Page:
Monday, October 13, 2008

An Epiphany

About four weeks ago my BFF Bettina decided to go on a diet. We were sitting in the BBY (Big Back Yard) having a drink and letting the dogs play when we (read:I) started talking about being fat and unhappy about it. We both know that stomach fat can lead to diabetes, stroke and heart disease and that's where we both carry our weight. (I don't think thunder thighs can kill you...can it?)

The very next day as she was fixing my drink she announced that she was on a diet and she wasn't going to drink. For that week, as was our habit, we would meet for an hour and let the dogs play and then meet uptown at 5:00 for cocktail hour. Normally we'd have a drink or two in the BBY and another couple-ten uptown. Now it was water and a diet pop for her. I figured when we got uptown she'd eventually break down and have a drink with me. I knew she was a stubborn German woman, but I didn't think she was that committed.

I should have known better though, because when she decided to stop smoking several years ago she just STOPPED. Period. End of discussion. Man - that woman has willpower!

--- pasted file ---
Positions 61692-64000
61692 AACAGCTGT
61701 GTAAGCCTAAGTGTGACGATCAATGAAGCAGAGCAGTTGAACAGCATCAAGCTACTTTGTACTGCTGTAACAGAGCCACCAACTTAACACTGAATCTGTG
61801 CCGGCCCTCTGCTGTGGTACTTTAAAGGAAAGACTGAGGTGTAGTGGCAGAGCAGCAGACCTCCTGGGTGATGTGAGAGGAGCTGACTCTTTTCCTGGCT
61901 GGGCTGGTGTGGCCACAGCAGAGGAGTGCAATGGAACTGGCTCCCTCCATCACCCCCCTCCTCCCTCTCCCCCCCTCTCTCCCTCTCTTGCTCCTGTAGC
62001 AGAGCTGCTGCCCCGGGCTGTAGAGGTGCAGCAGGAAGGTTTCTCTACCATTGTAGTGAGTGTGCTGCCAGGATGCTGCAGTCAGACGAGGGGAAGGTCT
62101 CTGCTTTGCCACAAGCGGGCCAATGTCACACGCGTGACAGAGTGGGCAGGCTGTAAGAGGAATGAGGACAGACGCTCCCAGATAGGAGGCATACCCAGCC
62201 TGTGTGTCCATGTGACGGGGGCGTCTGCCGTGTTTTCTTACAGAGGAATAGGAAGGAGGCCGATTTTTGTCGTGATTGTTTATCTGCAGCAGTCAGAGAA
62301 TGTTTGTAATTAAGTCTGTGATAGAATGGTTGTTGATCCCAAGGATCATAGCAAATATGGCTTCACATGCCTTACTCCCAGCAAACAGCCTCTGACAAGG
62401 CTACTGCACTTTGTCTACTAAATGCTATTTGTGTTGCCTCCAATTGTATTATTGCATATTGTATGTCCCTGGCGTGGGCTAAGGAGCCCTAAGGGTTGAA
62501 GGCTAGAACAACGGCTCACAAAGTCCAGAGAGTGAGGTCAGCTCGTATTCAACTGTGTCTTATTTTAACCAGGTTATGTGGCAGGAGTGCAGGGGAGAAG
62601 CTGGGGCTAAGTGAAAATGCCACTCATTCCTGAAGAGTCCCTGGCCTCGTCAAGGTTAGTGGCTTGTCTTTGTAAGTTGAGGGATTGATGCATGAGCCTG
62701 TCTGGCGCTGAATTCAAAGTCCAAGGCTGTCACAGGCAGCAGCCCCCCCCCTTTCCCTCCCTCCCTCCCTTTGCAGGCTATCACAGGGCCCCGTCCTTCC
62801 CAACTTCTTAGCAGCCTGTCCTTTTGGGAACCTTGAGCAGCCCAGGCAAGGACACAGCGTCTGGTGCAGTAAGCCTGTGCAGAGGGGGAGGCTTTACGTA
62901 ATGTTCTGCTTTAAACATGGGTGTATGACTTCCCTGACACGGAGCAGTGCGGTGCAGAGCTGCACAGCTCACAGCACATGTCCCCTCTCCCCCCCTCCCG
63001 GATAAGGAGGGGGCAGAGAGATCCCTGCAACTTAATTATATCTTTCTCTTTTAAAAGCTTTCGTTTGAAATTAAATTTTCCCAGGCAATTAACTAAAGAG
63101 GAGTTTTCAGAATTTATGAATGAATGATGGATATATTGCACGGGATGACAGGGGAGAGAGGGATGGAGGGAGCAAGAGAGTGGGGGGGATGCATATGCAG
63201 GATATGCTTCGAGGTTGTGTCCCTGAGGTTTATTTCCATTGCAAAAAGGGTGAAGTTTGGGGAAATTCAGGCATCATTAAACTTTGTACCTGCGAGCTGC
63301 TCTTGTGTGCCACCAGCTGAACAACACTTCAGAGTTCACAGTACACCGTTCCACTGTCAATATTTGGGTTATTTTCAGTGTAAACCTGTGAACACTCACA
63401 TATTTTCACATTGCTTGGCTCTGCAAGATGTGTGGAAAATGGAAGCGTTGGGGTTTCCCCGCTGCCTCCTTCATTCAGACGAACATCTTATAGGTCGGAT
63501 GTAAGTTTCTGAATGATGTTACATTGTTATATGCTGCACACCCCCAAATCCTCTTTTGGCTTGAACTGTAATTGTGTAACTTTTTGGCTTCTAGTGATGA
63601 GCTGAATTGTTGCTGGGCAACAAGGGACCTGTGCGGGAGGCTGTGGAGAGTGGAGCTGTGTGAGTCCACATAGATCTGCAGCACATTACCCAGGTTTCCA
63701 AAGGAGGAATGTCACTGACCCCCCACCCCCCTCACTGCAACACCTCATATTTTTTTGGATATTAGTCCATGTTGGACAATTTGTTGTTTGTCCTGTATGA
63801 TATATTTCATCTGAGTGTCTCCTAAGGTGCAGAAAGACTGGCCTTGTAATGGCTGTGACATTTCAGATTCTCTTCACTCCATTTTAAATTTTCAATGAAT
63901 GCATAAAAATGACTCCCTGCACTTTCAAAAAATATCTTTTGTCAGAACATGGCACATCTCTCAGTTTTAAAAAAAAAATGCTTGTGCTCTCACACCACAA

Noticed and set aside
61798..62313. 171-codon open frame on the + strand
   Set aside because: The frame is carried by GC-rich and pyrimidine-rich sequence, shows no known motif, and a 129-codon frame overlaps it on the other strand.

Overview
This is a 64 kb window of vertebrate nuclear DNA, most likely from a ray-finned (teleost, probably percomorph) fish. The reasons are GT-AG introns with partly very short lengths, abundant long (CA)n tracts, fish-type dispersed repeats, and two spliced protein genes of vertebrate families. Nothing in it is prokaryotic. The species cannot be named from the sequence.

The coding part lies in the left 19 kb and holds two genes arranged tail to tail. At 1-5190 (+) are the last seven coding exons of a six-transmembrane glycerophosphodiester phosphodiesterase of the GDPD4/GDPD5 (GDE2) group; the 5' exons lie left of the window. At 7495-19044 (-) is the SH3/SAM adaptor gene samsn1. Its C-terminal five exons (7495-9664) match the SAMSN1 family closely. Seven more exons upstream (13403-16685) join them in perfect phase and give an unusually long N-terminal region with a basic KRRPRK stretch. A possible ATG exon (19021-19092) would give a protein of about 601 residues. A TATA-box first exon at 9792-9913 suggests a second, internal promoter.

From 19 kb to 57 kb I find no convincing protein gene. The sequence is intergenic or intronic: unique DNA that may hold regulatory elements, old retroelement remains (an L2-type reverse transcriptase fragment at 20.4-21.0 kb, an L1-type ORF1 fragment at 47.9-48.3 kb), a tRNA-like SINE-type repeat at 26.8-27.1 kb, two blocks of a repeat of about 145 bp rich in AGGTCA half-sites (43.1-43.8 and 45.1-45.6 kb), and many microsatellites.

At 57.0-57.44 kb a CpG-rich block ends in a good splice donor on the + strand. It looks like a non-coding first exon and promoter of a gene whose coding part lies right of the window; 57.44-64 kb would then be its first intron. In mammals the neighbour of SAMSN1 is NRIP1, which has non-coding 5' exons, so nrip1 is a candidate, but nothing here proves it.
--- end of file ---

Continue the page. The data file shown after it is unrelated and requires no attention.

Because she is my best friend, I didn't want her to suffer alone. So, in the spirit of friendship, I decided to quit drinking as well. To lose weight, you know. And it is working. Very well, in fact. But, you know what else I found out? I FEEL better. I feel better waking up, I have more energy during the day, and I just seem...well...happier.

And I'm also trying to quit smoking with Chantix. Wow. Two addictions at once. How much willpower can a person have I wonder. I have gone from 2+ packs a day to less than one, but I can't seem to get that last little craving out of my system. Yet.

My epiphany? Well, last night as I was watching TV, I suddenly realized that I was silently trying to decide which of my THREE cravings to give in to: 1) have a drink; 2) have a cigarette; or 3) have a cookie. Which one would hurt me the least? I suddenly realized that I had THREE addictions and they are all bitches. (For the record - I had a cigarette.)

I started this whole "no drinking" crap to lose weight. What I'm finding is that one of my addictions (either alcohol or tobacco) is ratcheting up my sweet tooth like mad. Luckily said sweet tooth is a midget compared to carbohydrate tooth, but it can really pitch a fit when told "no".